November 23, 2016
1 min read

Nine strategies to reverse physician burnout

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Building upon a decade of research on the rise and cost of physician burnout, researchers at the Mayo Clinic proposed nine strategies that health care organizations can implement to reverse the trend, limit the risk and promote physician well-being, according to a recent news release.

“Research has shown that more than half of U.S. physicians are experiencing symptoms of burnout, and the rate is increasing,” Tait Shanafelt, MD, director of Mayo Clinic’s Program on Physician Well-being, said in the release. “Unfortunately, many organizations see burnout as a personal problem to be addressed by the individual physician. It is clear, however, that burnout is a system issue, and addressing it is the shared responsibility of both the individuals and health care organizations.”

Physician burnout causes great impact on both an organizational and personal level, potentially leading to lower productivity, staff turnover, diminished quality of care and malpractice suits, as well as broken relationships, alcoholism and suicide.

“The reasons we need to reverse this trend in physician burnout are compelling,” John Noseworthy, MD, president and CEO of the Mayo Clinic, added. “Professional exhaustion and disillusionment can adversely impact clinical performance, and result in medical errors and decreased quality of care. This situation hurts patients and providers, and we need to fix it.”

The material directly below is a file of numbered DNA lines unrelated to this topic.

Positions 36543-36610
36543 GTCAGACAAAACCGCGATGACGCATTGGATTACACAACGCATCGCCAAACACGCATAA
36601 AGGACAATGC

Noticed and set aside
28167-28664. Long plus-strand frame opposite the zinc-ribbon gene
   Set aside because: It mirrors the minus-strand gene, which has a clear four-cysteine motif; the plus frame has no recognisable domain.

Shanafelt and Noseworthy outline the nine strategies to resolve burnout in Mayo Clinic Proceedings. They suggest that organizations should:

  • Recognize and evaluate the problem;
  • identify the behaviors of leaders who can positively or negatively impact burnout;
  • create targeted interventions to enhance efficiency while decreasing clerical work through a systems approach;
  • foster a community atmosphere;
  • strategically offer rewards and incentives;
  • assess whether the organization’s stated values and mission are being followed;
  • promote flexibility and work-life balance through organizational practices and policies;
  • provide at-risk individuals with self-care resources; and
  • identify factors that contribute to burnout and invest in solutions.

“Deliberate, sustained and comprehensive efforts by the organization to reduce burnout and promote engagement can make a difference,” they concluded. However, they note that further work to address the problem nationally is warranted.

Disclosure: Shanafelt and Noseworthy report funding by Mayo Clinic Program on Physician Well-Being.